2016 output deal has helped to reduce a global glut that had sent oil prices plummeting to less than $30 per barrel
Oil prices dipped on Tuesday in nervousness ahead of a meeting of crude producers at OPEC headquarters in Vienna to discuss extending output cuts.
Brent Crude fell 43 cents to $63.41 in London while in New York fellow benchmark West Texas Intermediate (WTI) fell 30 cents to $57.81.
Until now market expectations have been for 24 oil producers to prolong their 2016 deal on Thursday reducing output by 1.8 million barrels per day until the end of 2018.
But reports said that non-OPEC member Russia has misgivings, fearing that oil prices above $60 a barrel will allow rivals in the United States, who are outside the accord, to extract more oil and steal market share.
The deal among the OPEC and non-OPEC countries, first struck a year ago and which has already been extended until March 31, has borne fruit.
It has helped to reduce a global glut that had sent oil prices plummeting to less than $30 per barrel, tearing a hole in producers' public finances.
Oil prices are now at a near two-year high, with Brent Crude close to $65 per barrel and WTI recovering to over $60.
Inventories have also fallen to more normal levels. Growing optimism about the global economy and its effect on buoying oil demand, not least from China, has also helped.
"The current market conditions, the returning level of confidence and optimism in the industry are all evidence of the outcome of our joint efforts," Mohammad Sanusi Barkindo, OPEC secretary general, said on Monday.
According to Bloomberg News, members of the OPEC cartel and Russia have crafted the outline of an agreement to extend the curbs to the end of 2018.
Saudi Arabia is thought to be particularly keen since higher oil prices would help boost the value of national oil company Saudi Aramco, some of which it wants to sell next year.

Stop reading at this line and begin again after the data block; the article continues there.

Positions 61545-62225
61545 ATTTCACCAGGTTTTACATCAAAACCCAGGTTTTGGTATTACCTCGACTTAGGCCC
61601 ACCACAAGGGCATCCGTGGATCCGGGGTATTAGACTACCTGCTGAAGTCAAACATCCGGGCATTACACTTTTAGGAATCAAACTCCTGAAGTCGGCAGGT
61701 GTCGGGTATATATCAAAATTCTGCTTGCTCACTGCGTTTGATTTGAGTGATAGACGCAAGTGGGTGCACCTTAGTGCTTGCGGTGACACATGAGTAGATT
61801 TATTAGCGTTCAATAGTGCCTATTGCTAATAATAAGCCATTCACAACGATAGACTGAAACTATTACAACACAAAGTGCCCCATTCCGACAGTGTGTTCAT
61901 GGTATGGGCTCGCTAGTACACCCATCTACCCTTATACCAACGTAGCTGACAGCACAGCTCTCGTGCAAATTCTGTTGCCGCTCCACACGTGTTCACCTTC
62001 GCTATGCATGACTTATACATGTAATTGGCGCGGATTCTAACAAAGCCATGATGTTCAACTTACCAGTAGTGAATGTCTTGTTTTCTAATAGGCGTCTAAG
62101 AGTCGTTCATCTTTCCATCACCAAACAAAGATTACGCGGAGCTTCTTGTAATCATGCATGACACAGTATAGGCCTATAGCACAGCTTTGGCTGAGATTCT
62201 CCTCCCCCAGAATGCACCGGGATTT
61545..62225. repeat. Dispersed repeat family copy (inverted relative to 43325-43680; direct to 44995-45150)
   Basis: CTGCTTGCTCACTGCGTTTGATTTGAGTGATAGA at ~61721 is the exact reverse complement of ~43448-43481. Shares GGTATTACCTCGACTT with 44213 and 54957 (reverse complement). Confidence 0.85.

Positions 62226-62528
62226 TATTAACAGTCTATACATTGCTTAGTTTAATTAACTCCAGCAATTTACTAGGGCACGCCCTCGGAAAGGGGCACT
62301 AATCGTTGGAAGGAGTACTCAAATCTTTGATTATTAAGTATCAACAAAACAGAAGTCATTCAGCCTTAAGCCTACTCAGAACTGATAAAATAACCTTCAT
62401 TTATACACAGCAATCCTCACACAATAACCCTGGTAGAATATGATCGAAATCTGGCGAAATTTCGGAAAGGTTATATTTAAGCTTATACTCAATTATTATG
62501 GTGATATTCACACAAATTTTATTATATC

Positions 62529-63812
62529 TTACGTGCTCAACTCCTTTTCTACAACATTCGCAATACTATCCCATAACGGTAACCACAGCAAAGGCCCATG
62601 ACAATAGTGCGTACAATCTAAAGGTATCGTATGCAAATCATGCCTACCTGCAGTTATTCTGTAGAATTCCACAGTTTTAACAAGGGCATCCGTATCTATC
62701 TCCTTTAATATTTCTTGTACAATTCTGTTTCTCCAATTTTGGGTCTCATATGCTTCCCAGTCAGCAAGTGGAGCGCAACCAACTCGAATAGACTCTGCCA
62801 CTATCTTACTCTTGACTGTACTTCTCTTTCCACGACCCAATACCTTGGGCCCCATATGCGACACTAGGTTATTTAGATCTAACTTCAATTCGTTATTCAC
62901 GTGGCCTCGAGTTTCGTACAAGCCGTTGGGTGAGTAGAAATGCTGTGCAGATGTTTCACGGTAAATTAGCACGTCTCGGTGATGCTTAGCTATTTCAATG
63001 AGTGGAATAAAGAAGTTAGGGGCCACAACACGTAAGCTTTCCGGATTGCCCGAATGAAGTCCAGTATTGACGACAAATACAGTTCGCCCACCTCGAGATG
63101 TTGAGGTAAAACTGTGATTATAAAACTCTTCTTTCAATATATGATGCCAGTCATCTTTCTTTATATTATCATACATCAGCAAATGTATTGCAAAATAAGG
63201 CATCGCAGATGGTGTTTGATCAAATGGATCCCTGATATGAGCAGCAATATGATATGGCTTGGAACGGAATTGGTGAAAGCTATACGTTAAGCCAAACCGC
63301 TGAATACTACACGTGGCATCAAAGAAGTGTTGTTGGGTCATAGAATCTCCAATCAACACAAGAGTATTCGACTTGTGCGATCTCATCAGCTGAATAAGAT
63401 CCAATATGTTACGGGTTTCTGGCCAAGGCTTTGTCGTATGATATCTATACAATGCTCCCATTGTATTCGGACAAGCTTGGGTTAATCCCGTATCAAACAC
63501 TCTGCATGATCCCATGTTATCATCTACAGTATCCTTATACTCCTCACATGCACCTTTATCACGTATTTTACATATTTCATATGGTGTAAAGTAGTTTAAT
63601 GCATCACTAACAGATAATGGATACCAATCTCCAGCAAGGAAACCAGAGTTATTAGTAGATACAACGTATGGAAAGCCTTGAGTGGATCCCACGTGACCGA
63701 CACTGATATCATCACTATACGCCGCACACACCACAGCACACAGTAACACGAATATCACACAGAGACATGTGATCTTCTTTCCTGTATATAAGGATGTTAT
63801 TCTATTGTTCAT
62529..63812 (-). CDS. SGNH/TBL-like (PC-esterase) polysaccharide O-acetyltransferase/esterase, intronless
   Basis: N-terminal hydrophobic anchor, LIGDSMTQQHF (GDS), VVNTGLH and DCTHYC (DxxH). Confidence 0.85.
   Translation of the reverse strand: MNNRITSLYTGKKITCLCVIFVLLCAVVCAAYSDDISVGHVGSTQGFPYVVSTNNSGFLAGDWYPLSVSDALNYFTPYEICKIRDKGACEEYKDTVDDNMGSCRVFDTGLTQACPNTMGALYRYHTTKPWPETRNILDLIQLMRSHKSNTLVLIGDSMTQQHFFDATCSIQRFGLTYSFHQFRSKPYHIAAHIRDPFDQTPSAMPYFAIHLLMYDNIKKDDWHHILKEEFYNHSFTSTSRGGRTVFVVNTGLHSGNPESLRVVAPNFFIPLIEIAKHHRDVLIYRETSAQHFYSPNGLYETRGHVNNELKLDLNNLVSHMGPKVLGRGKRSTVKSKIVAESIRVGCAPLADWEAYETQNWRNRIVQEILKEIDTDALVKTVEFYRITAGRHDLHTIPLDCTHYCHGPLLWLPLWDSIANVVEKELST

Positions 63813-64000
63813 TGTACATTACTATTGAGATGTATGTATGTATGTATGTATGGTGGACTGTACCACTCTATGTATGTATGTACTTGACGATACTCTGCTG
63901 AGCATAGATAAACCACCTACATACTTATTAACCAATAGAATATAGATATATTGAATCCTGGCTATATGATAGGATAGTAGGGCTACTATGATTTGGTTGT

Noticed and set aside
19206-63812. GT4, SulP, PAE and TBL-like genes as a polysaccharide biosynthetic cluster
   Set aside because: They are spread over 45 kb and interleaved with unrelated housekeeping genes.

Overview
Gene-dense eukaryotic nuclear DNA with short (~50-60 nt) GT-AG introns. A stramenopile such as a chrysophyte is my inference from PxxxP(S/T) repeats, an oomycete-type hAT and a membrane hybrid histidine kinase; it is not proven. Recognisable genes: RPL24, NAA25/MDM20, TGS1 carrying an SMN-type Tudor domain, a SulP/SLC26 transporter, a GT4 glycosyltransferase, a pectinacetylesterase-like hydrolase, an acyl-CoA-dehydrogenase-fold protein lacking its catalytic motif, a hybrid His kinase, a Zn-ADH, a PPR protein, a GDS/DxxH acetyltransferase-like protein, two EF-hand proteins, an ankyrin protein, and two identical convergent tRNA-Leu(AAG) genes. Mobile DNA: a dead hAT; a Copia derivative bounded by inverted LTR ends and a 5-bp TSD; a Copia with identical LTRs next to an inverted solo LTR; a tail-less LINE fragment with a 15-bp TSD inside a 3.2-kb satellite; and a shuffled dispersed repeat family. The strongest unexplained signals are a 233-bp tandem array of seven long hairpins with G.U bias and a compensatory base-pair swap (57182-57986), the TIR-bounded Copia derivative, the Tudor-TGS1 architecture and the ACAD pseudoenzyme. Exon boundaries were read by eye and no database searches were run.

OPEC and Russia are still hammering out crucial details, however, Bloomberg reported.
In September, Russian Energy Minister Alexander Novak suggested it was premature to discuss an extension, saying he wanted to wait until January for further data.
Kuwait too until recently was insisting that extension should be delayed until early next year, hoping the outlook would be clearer, Bloomberg said.
"We support an extension, we haven't agreed on a target yet," Kuwait's Oil Minister Issam Almarzooq said as he arrived on Tuesday at his plush Viennese hotel.
"Depends on what the scenarios will be."
A further possible complication could be the dramatic recent deterioration of relations between regional rivals Saudi Arabia and Iran, both members of OPEC.
Saudi Arabia's Crown Prince Mohammed bin Salman last week called Iran's supreme leader "the new Hitler of the Middle East".
Iran, following the lifting of sanctions under the 2015 nuclear deal, was allowed a moderate increase in oil production under the producers' accord.
For one of OPEC's founder members meanwhile, things are far from rosy. Venezuela, whose oil reserves are the world's biggest, is a whisker away from an all-out debt default.
Just when the South American country needs foreign currency more than ever, oil output is forecast to fall to a near 30-year low in 2018.